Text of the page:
The first advocates for an atomic theory were Leucippus and Democritus, Greek philosophers, in the fifth century B.C. They suggested that matter is made of particles that are too small to be seen. Democritus proposed that if you kept cutting a substance in half into smaller and smaller pieces, eventually you would come to the smallest particles that are no longer able to be split.
Their model specified five main parts: 1) Matter is composed of atoms and these are separated by empty spaces through which they move, 2) Atoms are solid, homogenous, indivisible, and unchangeable, 3) All visible changes in matter are a result of the changes in groups of atoms, 4) there are different types of atoms, and 5) matter reflects the properties of the atoms contained in it.
Kinetic Theory of Matter
This proposed model is not so different from today’s kinetic theory of matter (particle theory) that we have today. The four main ideas from the kinetic theory of matter today are: 1) All matter is made of small particles, 2) the particles are always moving (and therefore have kinetic energy), 3) the particles have spaces between them, and 4) adding heat to matter makes the particles move faster (have higher kinetic energy).
The atom is considered to be the basic building block of all matter, as it is the smallest amount of matter that can retain the characteristic properties of an element. This excludes the subatomic particles that make up atoms, however, as they can be associated with multiple different elements. An element is a substance that cannot be broken down into simpler substances through chemical processes. These elements can combine to form compounds. These compounds are made of molecules, which can be combinations of atoms of a single element or multiple elements.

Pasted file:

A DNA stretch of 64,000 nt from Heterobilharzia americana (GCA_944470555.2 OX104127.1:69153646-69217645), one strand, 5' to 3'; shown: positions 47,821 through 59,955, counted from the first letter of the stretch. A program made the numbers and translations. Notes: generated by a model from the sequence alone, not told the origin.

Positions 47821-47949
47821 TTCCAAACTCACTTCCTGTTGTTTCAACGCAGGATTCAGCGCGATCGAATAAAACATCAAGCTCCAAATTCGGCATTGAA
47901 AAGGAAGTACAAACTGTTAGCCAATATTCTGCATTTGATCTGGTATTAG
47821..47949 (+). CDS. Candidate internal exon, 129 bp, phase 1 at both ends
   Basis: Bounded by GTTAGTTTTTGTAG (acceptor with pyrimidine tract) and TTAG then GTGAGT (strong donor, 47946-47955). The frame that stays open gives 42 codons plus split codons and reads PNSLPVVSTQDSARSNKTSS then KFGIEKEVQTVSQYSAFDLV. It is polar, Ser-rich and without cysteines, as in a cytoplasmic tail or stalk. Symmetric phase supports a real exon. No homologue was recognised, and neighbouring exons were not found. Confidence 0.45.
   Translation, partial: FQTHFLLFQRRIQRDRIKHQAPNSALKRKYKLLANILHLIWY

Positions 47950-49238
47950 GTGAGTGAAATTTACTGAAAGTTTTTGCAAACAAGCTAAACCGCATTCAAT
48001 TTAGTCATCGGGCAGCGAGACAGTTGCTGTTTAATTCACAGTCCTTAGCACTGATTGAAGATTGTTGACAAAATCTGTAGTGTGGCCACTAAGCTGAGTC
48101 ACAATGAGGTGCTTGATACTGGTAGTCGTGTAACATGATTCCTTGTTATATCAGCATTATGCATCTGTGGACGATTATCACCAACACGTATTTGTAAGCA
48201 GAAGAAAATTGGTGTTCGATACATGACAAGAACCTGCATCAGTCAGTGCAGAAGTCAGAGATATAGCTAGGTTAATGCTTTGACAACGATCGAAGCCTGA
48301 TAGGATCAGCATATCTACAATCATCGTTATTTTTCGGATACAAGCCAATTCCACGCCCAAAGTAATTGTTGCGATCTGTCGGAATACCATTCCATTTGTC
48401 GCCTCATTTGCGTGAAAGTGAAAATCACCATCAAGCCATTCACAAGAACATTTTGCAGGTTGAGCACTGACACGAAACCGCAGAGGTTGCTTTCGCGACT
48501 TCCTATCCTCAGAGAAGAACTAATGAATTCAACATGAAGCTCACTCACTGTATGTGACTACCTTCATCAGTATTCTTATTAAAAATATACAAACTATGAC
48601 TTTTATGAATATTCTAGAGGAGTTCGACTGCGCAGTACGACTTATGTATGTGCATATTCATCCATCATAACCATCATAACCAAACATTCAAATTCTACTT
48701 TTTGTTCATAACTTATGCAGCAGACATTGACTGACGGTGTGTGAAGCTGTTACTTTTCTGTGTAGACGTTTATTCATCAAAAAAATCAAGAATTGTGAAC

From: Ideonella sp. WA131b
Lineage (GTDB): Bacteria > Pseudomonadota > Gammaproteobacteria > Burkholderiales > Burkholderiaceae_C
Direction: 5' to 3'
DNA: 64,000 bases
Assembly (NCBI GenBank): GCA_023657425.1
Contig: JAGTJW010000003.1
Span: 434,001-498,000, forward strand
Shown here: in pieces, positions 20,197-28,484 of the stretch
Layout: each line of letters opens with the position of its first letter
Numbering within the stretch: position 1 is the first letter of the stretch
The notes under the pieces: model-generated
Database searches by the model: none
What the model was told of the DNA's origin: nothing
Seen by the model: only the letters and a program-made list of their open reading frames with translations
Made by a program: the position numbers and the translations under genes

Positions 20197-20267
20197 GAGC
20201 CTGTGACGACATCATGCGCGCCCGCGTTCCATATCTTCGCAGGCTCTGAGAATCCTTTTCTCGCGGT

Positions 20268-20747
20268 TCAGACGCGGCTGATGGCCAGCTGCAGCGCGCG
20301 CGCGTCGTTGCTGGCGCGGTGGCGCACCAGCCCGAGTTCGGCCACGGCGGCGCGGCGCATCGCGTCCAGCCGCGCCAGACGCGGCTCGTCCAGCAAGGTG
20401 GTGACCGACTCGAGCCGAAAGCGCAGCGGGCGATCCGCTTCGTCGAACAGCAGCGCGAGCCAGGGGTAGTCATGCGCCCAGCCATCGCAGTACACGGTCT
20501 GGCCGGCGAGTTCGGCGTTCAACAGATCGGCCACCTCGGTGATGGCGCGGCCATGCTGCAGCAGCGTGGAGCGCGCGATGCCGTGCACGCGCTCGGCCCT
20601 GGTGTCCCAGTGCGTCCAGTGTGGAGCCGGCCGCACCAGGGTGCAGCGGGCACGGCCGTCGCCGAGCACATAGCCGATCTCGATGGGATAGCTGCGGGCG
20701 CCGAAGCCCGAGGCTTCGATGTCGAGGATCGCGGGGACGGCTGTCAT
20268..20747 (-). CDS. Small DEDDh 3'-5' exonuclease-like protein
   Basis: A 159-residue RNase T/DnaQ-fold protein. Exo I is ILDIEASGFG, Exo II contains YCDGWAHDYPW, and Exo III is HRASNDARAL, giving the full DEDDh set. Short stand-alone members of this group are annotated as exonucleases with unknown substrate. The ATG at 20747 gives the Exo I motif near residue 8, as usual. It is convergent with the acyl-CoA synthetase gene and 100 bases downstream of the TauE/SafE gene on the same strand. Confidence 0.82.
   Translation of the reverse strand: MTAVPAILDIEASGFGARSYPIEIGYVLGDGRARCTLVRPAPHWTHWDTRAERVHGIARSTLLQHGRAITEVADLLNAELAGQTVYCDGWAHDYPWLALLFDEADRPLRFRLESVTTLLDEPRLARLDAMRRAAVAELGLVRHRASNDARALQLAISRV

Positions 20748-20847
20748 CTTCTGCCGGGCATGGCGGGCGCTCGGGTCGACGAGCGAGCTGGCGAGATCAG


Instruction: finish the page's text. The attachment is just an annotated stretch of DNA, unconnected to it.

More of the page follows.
A Variety of States
These elements and compounds exist in a variety of states. The three primary states of matter are Solids, Liquids, and Gases. Particle theory is able to help explain the properties of these materials through what the particles in each state do.
In Solids particles are held tightly and are packed closely together, giving the matter a definite shape. These particles are in fixed positions, allowing it to maintain that shape, however these particles vibrate in place and have a very low kinetic energy.
In Liquids the particles are fairly close together with some attraction between them, which allows liquids to have an indefinite shape. They are able to move around in all directions but this movement is limited by the attraction between particles, making it so that they have higher kinetic energy than particles in solids. Since there can be so many particles in a small volume it makes it difficult to compress liquids, though their volume can change depending on temperature changes.
Gases have particles with very little attraction between them, making it so that gases also have an indefinite shape. They expand to fit any container since the particles are free to move around in any direction, making them the highest kinetic energy of the three states. Gases are easily compressed since there are only a few particles in a large volume.
Matter can change states from solid to liquid, liquid to gas, gas to solid, and any combination thereof. There are six total changes of state that can occur between these states. Melting occurs when a solid turns into a liquid due to an increase in kinetic energy of the particles. If kinetic energy is lost, a gas can become liquid through condensation, and a liquid can turn into a solid through freezing. Evaporation occurs when a liquid turns into a gas, also due to an increase in kinetic energy. Gas can turn into a solid, though this does not happen often, this is called deposition and occurs when there is a stark loss of kinetic energy in the particles. The opposite of that, when a solid turns into a gas, is called sublimation and happens when there is a stark gain in kinetic energy of the particles.